An armed man stands by the remains of a Russian military vehicle in Bucha, close to the capital Kyiv, Ukraine, Tuesday, March 1, 2022. 

An armed man stands by the remains of a Russian military vehicle in Bucha, close to the capital Kyiv, Ukraine, Tuesday, March 1, 2022. 
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Away from the battlefield, an army of IT specialists is conducting another campaign – to counter Russian cyberattacks and disinformation.

“We have the IT Army of Ukraine, where anyone with a phone could become a cyber-soldier and deploy DDoS attacks against the Russian government,” said Dr. Oleksii Shaldenko, the CEO of the Wantent intelligence firm who is taking part in Ukraine’s cyber defense. 

DDoS stands for distributed denial of service – a type of attack that overloads a server with useless information to bog it down and knock it offline. It’s just one digital tool. 

Ukraine’s Ministry of Internal Affairs launched a website to highlight dead and captured Russians It can counter Russian propaganda that would conceal death tolls while acting as a crowdsourcing tool to help families identify those killed in action.

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“One of our tasks is to convey the truth to the citizens of Russia that Putin unleashed a war and attacked all of Ukraine,” Shaldenko said.

Ukrainian hackers have also set up online bots that are programmed to match patients up with doctors to sharing instructions on how to mix up a Molotov cocktail.

Civilians targeted

Meanwhile, Russian airstrikes and artillery are increasingly targeting civilian infrastructure. Shaldenko had to cut a conversation short when he said Russian bombs began falling overhead.

Photos show jammed train stations as refugees – mostly women and children – attempt to escape the violence. 

People wait to board an evacuation train from Kyiv to Lviv, at Kyiv central train station, following Russia's invasion of Ukraine, in Kyiv, Ukraine March 2, 2022.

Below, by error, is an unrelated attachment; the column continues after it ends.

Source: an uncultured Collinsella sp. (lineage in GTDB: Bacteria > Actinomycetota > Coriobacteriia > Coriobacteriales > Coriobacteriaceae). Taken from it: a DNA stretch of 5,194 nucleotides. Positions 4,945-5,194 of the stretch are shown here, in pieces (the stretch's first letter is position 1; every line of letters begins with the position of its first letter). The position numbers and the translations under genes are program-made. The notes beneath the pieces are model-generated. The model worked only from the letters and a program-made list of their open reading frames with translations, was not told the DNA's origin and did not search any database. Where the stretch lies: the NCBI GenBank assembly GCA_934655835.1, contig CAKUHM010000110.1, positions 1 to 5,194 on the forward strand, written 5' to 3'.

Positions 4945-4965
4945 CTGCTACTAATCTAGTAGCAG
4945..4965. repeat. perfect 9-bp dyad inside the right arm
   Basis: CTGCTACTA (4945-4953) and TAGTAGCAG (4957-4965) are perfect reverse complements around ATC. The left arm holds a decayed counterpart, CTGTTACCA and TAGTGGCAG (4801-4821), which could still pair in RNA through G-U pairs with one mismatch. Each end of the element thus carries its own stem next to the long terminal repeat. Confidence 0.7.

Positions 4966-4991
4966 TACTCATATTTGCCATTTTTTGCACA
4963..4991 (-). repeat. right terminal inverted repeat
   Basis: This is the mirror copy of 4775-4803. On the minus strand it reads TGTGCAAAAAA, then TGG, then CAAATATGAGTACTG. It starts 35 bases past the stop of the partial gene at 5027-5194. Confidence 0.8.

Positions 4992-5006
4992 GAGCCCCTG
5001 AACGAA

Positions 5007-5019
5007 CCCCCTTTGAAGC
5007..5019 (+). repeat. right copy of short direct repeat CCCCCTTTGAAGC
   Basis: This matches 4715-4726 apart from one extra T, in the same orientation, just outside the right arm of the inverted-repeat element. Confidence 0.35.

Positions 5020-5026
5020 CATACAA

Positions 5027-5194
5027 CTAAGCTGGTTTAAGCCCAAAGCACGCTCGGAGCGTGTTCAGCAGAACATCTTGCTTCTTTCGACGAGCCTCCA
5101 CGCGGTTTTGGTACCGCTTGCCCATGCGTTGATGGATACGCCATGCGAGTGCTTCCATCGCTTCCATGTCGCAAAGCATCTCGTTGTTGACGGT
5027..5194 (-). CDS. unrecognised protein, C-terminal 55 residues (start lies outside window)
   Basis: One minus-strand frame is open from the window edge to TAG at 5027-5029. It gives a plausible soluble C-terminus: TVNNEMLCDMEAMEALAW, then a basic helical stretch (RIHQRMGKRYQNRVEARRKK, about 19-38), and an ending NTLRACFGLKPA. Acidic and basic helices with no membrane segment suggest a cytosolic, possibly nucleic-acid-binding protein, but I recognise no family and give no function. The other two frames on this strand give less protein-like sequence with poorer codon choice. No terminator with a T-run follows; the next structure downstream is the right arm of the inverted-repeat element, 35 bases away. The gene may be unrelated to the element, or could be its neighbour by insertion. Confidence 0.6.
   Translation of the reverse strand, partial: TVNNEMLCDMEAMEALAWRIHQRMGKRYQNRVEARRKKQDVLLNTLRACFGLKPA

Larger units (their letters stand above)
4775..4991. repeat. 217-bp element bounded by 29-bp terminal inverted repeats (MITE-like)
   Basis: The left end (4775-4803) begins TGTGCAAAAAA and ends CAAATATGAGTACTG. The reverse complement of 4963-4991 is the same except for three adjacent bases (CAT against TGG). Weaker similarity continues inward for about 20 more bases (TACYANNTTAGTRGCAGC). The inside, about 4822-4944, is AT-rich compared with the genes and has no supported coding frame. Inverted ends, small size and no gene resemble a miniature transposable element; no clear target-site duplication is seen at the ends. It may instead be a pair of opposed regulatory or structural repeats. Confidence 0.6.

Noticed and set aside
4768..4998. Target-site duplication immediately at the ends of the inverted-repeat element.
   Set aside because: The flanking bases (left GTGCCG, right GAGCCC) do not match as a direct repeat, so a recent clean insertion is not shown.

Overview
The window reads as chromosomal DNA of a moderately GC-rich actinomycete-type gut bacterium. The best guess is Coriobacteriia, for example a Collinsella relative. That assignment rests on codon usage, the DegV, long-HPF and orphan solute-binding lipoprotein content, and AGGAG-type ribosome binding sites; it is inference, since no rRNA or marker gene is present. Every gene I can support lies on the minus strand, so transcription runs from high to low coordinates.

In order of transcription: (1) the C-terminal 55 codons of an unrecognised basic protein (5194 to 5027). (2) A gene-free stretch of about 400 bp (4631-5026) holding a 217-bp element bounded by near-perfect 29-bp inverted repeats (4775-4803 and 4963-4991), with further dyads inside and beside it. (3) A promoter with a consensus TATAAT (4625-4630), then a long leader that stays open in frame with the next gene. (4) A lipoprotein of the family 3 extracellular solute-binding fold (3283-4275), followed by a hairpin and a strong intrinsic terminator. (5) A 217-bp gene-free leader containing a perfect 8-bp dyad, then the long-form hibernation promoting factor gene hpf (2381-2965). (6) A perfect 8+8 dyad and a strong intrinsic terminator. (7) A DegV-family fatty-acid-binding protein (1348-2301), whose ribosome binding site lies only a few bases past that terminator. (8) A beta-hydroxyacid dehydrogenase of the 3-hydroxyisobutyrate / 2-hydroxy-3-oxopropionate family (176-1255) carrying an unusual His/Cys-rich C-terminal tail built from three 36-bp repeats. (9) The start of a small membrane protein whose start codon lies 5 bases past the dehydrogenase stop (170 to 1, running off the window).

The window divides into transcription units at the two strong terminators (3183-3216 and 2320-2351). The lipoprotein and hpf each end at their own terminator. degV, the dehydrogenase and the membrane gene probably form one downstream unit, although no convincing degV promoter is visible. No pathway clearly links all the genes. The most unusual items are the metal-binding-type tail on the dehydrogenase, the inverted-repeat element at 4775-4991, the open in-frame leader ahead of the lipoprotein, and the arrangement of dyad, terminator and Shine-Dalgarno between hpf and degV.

People wait to board an evacuation train from Kyiv to Lviv, at Kyiv central train station, following Russia’s invasion of Ukraine, in Kyiv, Ukraine March 2, 2022. 
(Reuters)

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Ukrainian air defense shot down a Russian missile overhead Wednesday, according to Omelyan. Debris landed about 300 to 400 meters away. There were no immediate reports of injuries.

“The aim of the Russian missile was general staff of the Army, which is relatively close to the railway station, in a residential area,” he said. “If they succeeded, the damage would be huge.”

A day earlier, another missile blew up a civilian TV tower in the city, killing at least five people near the Babyn Yar Holocaust memorial.

Aleksey Komlichenko, a managing partner at the global recruiting agency Odgers Berndtson, said he’s been ferrying medical supplies around Kyiv, taking care of elderly citizens trapped in their homes by war.

They need more medicine and food, he told WHD News Digital, but infrastructure for water, power and internet remained mostly intact.

A woman offers sweets to Ukrainian servicemen, as Russia's invasion of Ukraine continues, in the village of Yasnohorodka in the Kyiv region, Ukraine, March 2, 2022. 

A woman offers sweets to Ukrainian servicemen, as Russia’s invasion of Ukraine continues, in the village of Yasnohorodka in the Kyiv region, Ukraine, March 2, 2022. 
(Reuters)

“There are a lot of people who are hiding underground because there are constant alerts about airstrikes,” he said. “There are a lot of children. It’s hard to say how many people are left in Kyiv.”

‘Full-scale war’

Meanwhile, the city’s defenders are putting up makeshift fortifications and bracing for a Russian onslaught – aware of the 40-mile-long military convoy north of the city.

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“Everything around is full-scale war which people in the West have only seen in Hollywood dramas,” said Andrii Osadchuk, a member of Ukraine’s Parliament who was driving back from Lviv on a resupply mission after dropping off his three daughters. “But everything here is real. It is today.”

In normal times, the drive takes about six hours, he told WHD News Digital. He expected to take almost 30 as he avoided danger zones. 

He said there were noticeable shortages of food and fuel around the country.

“Kyiv needs all kinds of help, from food to helmets and jet fighters,” he said. “Despite the heavy fight, we’re all motivated.”

He said Putin’s Ukraine invasion is a war against the West and democracy itself.

“They are trying to destroy and nullify everything that has been built by the democratic world during the last 80 years, since the end of World War II,” he said.